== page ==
Evidence is mounting that a major part, or even the major part, of age-related degeneration of an organism is, indeed, intimately, and unavoidably, linked to mitochondrial dysfunction; and that dysfunction is mainly caused by an increasingly inefficient electron transport chain that leaks increasing quantities of ROS. The proximal target of ROS is the mitochondrial DNA, hence exacerbating the problem. And if Kirkwood and Kowald are right, that particular process cannot significantly be influenced by the concentration of cellular antioxidants. Where does all this leave the naked mole rat – an unusually long-lived rodent (both in captivity and the wild) 3 that has, paradoxically, relatively high levels of oxidative damage and low antioxidant-based defence 4? Perhaps this creature ‘knows’ that it cannot do much about the damage caused to its mitochondrial DNA by ROS, and it ‘saves’ on the antioxidants. The cellular damage that it accumulates might be mitigated by the animal's doubtless very low metabolic rate: its body temperature differs little with its subterranean surroundings.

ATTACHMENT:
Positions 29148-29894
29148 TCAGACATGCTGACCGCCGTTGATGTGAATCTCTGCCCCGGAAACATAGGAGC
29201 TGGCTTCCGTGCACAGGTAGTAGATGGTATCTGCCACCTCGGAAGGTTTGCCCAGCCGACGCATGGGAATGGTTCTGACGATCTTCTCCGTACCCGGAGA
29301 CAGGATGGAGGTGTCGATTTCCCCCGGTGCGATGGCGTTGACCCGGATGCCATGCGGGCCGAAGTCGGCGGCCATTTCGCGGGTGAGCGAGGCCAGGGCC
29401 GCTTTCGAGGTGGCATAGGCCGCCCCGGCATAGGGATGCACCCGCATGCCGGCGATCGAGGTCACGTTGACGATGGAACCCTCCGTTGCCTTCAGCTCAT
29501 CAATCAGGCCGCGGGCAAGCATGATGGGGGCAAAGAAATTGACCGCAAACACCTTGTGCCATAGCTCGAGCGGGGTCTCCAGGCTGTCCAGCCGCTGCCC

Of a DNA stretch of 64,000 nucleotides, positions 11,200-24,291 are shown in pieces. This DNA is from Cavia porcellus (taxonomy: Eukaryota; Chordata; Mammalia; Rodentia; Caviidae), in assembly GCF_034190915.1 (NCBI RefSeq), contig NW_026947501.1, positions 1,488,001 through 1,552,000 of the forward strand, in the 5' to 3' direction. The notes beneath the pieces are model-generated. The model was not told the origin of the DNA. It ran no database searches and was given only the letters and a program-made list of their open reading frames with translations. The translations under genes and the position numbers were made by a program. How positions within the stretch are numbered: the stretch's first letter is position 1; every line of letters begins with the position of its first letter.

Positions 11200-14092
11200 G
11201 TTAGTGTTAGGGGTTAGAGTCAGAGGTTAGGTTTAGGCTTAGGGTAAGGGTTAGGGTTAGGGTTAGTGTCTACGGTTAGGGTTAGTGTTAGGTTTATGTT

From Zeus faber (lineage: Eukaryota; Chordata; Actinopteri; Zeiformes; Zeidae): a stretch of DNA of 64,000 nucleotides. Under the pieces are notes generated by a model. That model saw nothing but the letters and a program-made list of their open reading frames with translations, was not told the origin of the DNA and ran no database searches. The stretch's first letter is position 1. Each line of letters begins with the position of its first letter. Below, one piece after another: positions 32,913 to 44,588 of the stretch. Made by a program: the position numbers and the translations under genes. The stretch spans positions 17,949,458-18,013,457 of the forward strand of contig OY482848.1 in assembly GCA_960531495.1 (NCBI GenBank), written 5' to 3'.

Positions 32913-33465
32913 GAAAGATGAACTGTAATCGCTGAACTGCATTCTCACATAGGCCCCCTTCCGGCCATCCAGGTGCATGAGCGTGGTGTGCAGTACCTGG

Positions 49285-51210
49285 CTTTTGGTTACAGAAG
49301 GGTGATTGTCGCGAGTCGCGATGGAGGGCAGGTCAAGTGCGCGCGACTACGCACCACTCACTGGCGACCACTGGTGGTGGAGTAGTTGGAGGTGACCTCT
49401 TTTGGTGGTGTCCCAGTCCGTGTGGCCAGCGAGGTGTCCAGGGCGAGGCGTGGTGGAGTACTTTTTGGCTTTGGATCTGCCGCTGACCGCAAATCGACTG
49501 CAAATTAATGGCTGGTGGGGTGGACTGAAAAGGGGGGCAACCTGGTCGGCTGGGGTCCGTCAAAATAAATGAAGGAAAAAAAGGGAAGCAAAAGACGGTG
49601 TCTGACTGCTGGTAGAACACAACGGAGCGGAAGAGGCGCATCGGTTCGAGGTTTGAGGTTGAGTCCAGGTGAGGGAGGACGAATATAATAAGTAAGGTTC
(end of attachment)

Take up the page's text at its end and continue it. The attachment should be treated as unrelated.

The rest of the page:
Damage to mitochondrial DNA might well be unavoidable, because significantly reducing the concentration of ROS near to the mitochondrial DNA is not possible without fundamentally changing the cell's redox balance (by inference from ref. 1), or sacrificing an important mechanism that optimises mitochondrial efficiency in early life (by inference from ref. 2). The oxidative damage theory of ageing does not appear to be dead; but if damage to mitochondrial DNA is the major factor in ageing, it is hard to see how lifespan can be significantly increased via antioxidant strategies. In this context, lifespan extension would arguably be more likely achievable via mechanisms that mitigate the effects of oxidative damage, rather than seek to reduce oxidative damage per se. But for already long-lived species one has to wonder about the spectre of reactive biogenesis – which tends to expand populations of slightly defective mitochondria. How might we mitigate the effects of such slow, apoptosis-related ageing? …